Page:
Birmingham Mail business editor Jon Griffin, pictured left, has revealed how he managed to upset future Fleet Street columnist Richard Littlejohn within two minutes of beginning his career at the Peterborough Evening Telegraph in June 1975.
Unbeknown to him at the time, Jon had been sat next to the Daily Mail firebrand, who at the time was working on the Telegraph and accidentally cut him off from a phone call he was making, prompting Littlejohn to growl across the newsroom: “”What sort of f***ing people are we taking on these days?”
Self-confessed technophobe Jon described the incident in a farewell piece for the Birmingham Post as a “pretty accurate metaphor” for his ensuing four decades-long career.
The two would later meet again when Jon began working at the Tamworth district office of the Birmingham Evening Mail, where Littlejohn was serving as industrial correspondent at the time.
Jon remained in the West Midlands for the rest of his career, with stints at the Coventry Telegraph and Wolverhampton’s Express and Star being sandwiched by his first and second stints at the Mail.
He wrote: “Forty years have now passed since that calamitous newsroom debut. Littlejohn has achieved fame and fortune, I have ploughed my own furrow in the regions.
“But I never forgot his example – stories were any good reporter’s currency and contacts were the key to that potential treasure trove. They still are, whatever the geeks tell you.”
Jon added: “Regional journalism has given me a way of life like no other. I have rubbed shoulders with Prince Charles, swapped rock anecdotes with Ronnie Wood, tried to prise a response from Bob Dylan (no joy there), struggled to understand Muhammad Ali’s tragically muffled tones down a telephone line from Michigan.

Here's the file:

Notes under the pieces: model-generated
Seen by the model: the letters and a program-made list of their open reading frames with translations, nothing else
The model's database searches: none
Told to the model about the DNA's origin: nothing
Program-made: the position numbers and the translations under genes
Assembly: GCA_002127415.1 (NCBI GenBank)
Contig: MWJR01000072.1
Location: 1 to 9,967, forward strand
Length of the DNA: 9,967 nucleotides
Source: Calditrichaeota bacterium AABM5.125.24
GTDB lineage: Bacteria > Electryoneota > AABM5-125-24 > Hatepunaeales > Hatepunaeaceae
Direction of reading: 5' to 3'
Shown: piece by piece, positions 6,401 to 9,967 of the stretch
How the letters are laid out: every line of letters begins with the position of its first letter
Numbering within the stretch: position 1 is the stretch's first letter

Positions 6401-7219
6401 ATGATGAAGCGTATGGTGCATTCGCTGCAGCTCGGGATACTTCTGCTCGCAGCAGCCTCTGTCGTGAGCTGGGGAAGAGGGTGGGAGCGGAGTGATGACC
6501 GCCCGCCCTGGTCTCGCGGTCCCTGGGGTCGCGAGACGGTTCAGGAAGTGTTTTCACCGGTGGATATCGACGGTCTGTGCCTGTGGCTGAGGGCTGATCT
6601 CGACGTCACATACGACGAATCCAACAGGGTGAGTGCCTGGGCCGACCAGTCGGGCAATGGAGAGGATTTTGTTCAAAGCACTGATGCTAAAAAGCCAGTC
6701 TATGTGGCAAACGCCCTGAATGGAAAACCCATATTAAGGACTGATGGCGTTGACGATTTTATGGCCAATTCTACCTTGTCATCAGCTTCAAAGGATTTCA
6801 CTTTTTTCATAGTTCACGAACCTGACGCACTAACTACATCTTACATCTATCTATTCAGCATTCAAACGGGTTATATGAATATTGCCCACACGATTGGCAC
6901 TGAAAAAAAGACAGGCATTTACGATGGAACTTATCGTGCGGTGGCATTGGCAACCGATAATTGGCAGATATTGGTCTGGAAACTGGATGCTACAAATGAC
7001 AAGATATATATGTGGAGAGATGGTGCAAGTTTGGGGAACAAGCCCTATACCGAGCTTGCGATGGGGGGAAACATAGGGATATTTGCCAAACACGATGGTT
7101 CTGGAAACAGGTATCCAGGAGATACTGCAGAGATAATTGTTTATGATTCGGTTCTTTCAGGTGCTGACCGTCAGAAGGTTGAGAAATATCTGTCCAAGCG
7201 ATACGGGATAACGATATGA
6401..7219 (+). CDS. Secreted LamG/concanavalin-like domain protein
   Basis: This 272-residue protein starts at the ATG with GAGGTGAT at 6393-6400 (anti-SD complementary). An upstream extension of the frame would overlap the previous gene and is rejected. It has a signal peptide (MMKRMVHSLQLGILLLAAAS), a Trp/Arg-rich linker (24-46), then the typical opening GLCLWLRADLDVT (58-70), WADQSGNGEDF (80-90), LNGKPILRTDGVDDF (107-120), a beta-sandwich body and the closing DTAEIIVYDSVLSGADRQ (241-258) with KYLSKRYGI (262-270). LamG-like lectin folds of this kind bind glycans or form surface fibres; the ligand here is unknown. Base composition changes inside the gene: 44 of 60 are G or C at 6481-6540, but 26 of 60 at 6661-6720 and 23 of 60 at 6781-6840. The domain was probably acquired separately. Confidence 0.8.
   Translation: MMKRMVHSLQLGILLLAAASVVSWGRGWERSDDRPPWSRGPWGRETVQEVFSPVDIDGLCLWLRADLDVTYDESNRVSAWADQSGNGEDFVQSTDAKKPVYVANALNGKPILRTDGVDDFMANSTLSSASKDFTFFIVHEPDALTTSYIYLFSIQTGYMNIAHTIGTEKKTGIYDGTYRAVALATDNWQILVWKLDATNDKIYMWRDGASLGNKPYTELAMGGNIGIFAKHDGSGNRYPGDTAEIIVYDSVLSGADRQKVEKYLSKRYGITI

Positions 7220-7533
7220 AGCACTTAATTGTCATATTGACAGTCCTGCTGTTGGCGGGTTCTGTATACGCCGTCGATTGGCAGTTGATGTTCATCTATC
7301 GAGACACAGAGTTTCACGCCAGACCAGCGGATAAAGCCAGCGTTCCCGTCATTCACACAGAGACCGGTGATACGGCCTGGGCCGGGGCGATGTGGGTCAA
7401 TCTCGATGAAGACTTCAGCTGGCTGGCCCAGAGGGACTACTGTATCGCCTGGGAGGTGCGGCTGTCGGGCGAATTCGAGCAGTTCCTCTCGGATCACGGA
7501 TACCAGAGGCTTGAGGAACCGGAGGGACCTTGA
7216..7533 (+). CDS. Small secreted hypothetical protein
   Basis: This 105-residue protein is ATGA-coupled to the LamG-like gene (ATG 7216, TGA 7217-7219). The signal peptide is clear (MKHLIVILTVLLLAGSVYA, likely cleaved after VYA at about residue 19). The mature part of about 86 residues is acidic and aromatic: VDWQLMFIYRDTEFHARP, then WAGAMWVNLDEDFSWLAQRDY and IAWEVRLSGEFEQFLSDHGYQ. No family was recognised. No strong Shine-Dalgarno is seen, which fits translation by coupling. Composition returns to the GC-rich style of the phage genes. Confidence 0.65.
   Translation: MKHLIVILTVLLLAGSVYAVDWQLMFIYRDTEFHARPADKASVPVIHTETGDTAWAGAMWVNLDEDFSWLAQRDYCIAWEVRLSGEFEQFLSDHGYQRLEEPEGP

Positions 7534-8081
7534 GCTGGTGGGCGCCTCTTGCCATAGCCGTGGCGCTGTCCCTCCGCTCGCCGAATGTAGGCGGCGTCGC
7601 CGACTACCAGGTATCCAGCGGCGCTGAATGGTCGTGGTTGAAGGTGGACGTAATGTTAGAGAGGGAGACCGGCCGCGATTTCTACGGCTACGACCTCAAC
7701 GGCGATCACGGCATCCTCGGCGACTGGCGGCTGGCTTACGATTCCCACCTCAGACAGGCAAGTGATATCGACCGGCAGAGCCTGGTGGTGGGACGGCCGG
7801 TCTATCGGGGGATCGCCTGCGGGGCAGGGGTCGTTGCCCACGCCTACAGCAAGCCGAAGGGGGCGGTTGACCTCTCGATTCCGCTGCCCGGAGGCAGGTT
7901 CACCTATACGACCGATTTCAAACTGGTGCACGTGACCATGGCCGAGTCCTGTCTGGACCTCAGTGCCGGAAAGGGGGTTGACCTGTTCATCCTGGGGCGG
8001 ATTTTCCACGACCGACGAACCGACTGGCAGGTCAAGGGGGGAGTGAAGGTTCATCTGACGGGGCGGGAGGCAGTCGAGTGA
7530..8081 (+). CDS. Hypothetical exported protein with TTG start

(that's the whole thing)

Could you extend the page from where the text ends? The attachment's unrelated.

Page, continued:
“I have shared reminiscences with Ronnie Kray in Broadmoor (oddly reluctant to discuss his gangster exploits) and been short-changed by ghastly politicians, from the ridiculous John Prescott to the icy Glenda Jackson.”
Jon was named Business and Finance Journalist of the Year at May’s Regional Press Awards having also won the award in 2011. He has also won the Midlands Business Journalist of the Year award nine times.
Mail owner Trinity Mirror recently invited fresh applications for voluntary redundancy as part of its proposal for 19 job losses in Birmingham, and Jon has decided to bow out.
He wrote: “Former supremo Ian Dowell (the best editor I ever worked for) gave me a VIP pass to a never-ending party with the business editor’s job back in 1997.
“But the party is ending. With considerable misgivings, I am taking voluntary redundancy.
“The job has changed and my essentially analogue soul finds itself at odds with the digital world and its trolls, its mob-rule mentality, its platforms for abuse and abusers.
“But the gawky teenager who cut off Richard Littlejohn on his first day in a newsroom could not have complained too much had he known what lay ahead for him on that memorable June day in 1975.”